The Letta report: Proposes extensive changes to the EU’s internal market

An internal market for all. That is the mantra in the long-awaited report from Italy’s former Prime Minister Enrico Letta on the EU’s economic future.

There he advocates a number of far-reaching reforms of the internal market.

– Too fragmented

– The internal market is too fragmented when it comes to company legislation, tax systems and financing, Letta stated at a press conference together with EU President Charles Michel ahead of the EU summit on Wednesday.

It hinders growth and competitiveness, he believes.

According to Financial Times the EU today accounts for 13.3 per cent of the world’s gross domestic product (GDP), down from just over 20 per cent in 1994.

At the same time, the EU’s economy grew by just 0.5 per cent last year, compared to 2.5 per cent in the US.

– We cannot afford to wait. The distance to the US is increasing, says Letta.

On Thursday, he will present the report to the leaders of the EU countries.

– We have clearly identified a problem in Europe, says Michel.

Compares with fast trains

Letta himself compares the shortcomings of the internal market to the possibilities of traveling by high-speed train in Europe:

Within national borders, the system works perfectly. But there are no high-speed trains between most of the capitals.

In the report, he advocates that the internal market should also include energy, telecoms and the financial markets.

This means harmonizing the regulations so that companies within these sectors can work across national borders to a far greater extent.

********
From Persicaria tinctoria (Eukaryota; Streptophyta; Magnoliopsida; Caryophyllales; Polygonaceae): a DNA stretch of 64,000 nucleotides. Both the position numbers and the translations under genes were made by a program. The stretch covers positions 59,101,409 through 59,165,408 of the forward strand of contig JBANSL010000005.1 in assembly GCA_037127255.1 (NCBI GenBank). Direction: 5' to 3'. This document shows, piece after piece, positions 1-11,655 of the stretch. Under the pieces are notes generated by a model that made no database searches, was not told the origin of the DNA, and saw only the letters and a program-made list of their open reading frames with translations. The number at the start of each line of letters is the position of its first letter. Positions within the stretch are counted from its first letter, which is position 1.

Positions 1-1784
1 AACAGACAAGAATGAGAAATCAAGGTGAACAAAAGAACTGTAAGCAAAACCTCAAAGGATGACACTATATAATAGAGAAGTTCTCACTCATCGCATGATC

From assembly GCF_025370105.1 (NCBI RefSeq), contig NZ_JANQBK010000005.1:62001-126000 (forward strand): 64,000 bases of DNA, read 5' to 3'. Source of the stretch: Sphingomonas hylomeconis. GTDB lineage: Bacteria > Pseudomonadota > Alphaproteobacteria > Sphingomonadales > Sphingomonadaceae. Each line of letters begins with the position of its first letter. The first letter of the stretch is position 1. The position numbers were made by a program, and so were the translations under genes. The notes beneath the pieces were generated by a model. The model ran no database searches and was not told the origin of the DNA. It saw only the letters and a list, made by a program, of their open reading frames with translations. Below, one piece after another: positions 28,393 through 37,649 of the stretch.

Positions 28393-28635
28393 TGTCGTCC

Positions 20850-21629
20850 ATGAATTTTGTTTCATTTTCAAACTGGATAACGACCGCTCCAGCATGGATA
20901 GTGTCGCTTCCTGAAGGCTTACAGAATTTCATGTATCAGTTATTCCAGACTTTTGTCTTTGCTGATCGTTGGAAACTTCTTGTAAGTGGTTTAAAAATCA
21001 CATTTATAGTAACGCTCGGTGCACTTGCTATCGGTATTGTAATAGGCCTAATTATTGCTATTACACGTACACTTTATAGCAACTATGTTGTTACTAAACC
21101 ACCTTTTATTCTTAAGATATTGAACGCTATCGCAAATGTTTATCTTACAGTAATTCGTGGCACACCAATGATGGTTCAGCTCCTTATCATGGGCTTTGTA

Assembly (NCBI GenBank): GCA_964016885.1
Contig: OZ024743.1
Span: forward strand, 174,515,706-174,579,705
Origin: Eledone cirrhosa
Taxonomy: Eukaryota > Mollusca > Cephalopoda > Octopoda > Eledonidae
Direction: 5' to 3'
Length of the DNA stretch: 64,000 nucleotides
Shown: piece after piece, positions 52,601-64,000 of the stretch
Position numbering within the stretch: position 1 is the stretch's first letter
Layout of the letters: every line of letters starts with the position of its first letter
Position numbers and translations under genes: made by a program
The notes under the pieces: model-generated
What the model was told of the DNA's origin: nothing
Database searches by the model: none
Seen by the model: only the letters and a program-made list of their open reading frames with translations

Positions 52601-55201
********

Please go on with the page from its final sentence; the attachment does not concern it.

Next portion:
– Must clean up

Briefly explained, a simpler and more common set of regulations will reduce the administrative burden for the companies and make it easier to operate within the entire union.

If the bureaucracy is not cleaned up, companies will move to, for example, the United States, warns managing director Lars Sandahl Sørensen of Dansk Industri.

– It takes up to seven years to get a new product approved in the EU. In the US it takes two years. No self-respecting company can afford to stay in Europe on that basis, he says to the Ritzau news agency.

A fifth freedom

Among the more controversial proposals is to change the state aid rules by having the EU countries pay into a common fund instead of subsidizing national businesses.

According to the report, this will prevent distortion of the internal market as a result of rich countries having a greater opportunity to provide state aid than poor ones, and at the same time ensure investments where global competition is greatest.

In addition, Letta introduces a fifth freedom in addition to the EU’s four freedoms on the free flow of people, goods, services and capital, namely the sharing of knowledge and innovation across national borders.

Wants a capital market union

Another controversial proposal on the table is the EU president’s wish for a capital market union.

– There is a lack of integration in the capital markets, Michel stated at the press conference.

Letta also believes that this is at the core of what is needed to finance the green and digital shift.

However, many EU countries are skeptical.

– This is controversial, but we have to talk about this, said an EU diplomat ahead of the summit.

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2024-04-18 13:03:35

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